It creates a little hitch in the flow of attention, a little distraction. People might not even be aware that you used it, but they will be drawn to the words and their meaning. with a slight sense of intrigue.

If we count Pre-Push as one word, there is also anther device called the Rule of Three operating here. Create a list of three or a group of three and we have the same effect - that slight sense of interruption and something special.

2. She used Humour

(I'm using the word "she" because I met the owner of the establishment as I was taking a photo. She had a beautiful smile and very graciously and humbly accepted my exclamations about her marketing and my explanation that I wanted to use her work to share with you.)

I have never seen "Pre-push" used before.

Have you?

And even if you have, you have to admit it has flair.

It is a classic humour device - using the unexpected.

It made me smile and if we can make our audiences smile, we have them a little more open to feeling that we are likeable, that they can trust and believe our message.

3. She used an image

It's a subtle reinforcement, this image, of just what is meant by "Pre-push", and has a strong sense of the feminine, aimed, no doubt, at the target client, or perhaps her significant others.

We use images, too, to support our points when we speak. We don't need them to be distracting from our message, nor do we want them to be offensive.

(... and yes I have blocked out one of the words in the promotion in case you were offended or distracted by it!!)

So if you are in Townsville. Queensland, Australia and in need of some pampering, pre-push, I recommend you check out Bellanova.

And if you are in front of an audience, either presenting or online, I recommend you check out the lessons from her sandwich board, They are simple, subtle and powerful!!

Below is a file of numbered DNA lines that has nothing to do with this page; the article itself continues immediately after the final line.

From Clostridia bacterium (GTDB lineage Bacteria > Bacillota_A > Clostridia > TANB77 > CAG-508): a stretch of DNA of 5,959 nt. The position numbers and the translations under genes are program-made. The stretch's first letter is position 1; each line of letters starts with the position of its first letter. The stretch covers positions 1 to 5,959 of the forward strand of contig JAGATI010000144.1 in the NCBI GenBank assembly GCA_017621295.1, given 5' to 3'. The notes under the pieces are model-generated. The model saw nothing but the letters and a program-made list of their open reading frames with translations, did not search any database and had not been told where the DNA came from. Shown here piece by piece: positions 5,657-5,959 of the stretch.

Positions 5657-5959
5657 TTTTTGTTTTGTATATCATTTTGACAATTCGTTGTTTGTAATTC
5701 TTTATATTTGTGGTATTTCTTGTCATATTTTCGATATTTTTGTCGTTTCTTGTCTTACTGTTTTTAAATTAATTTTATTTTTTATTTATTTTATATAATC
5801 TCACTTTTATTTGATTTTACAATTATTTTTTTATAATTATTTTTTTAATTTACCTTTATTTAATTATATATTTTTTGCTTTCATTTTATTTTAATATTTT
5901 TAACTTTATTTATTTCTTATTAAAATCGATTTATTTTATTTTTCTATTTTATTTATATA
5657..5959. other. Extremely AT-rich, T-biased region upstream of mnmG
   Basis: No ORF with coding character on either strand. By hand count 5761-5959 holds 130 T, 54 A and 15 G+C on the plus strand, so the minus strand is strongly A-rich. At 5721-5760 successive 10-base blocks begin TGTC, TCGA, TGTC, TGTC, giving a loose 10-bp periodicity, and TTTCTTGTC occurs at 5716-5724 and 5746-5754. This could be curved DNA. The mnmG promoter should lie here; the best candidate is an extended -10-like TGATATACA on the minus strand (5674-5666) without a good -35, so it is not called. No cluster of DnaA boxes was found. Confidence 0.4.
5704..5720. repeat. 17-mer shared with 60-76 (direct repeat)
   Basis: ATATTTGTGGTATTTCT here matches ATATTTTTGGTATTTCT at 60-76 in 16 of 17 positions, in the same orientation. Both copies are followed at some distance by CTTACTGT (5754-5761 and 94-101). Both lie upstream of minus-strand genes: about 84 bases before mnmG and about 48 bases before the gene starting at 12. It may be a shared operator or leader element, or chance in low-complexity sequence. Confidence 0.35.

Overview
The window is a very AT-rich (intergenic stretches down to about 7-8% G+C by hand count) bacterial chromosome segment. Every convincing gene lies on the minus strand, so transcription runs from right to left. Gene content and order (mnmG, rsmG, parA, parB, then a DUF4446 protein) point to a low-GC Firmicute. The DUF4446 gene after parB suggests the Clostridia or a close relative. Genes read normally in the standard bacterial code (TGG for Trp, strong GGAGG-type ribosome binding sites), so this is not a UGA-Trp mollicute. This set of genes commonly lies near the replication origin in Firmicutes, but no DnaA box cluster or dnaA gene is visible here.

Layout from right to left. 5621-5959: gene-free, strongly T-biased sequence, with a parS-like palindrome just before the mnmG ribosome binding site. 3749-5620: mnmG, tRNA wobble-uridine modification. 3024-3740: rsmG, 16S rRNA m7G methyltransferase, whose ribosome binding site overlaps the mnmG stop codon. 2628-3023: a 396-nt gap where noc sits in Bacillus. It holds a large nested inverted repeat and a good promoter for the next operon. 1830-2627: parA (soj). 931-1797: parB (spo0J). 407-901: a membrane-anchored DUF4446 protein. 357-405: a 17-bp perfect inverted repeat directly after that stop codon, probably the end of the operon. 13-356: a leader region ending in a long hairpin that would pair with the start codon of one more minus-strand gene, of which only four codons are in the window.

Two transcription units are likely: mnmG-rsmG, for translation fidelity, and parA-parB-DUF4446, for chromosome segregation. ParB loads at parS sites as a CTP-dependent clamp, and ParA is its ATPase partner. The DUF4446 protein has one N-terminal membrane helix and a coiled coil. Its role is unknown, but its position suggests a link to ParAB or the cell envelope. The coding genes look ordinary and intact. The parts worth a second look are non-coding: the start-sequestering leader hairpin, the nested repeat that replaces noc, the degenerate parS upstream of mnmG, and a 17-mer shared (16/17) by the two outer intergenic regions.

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Branding Ph.D.: The Secret to Becoming the Top-of-Mind Expert on Your Topic So Prospects, Media, and Publishers Call You!

Howie JacobsonWhen you hear “futurist,” who do you think of? What about “marketing expert,” “leadership guru,” “motivation authority” or “customer service specialist”? Would you like to be on the short list for your expertise?What are you known for?

If you’re ready to be one-of-a-kind instead of one-of-many, you’re ready for this teleseminar.

There are hundreds of speakers, authors, consultants and trainers on the subjects of leadership, sales, motivation, customer service, conflict resolution and communication. What are you saying that’s different? What are you offering that hasn’t been heard before? How are you standing out in the crowd of “experts” on your topic?

Sam promises no platitudes. This is not Branding 101, this is Branding Ph.D.

You will learn:

  • the “Triple A Approach” for mining your experience to identify how and where you're original
  • how to corner a niche by creating your own niche
  • the secret to coming up with a trademark-able brand that helps you build a business empire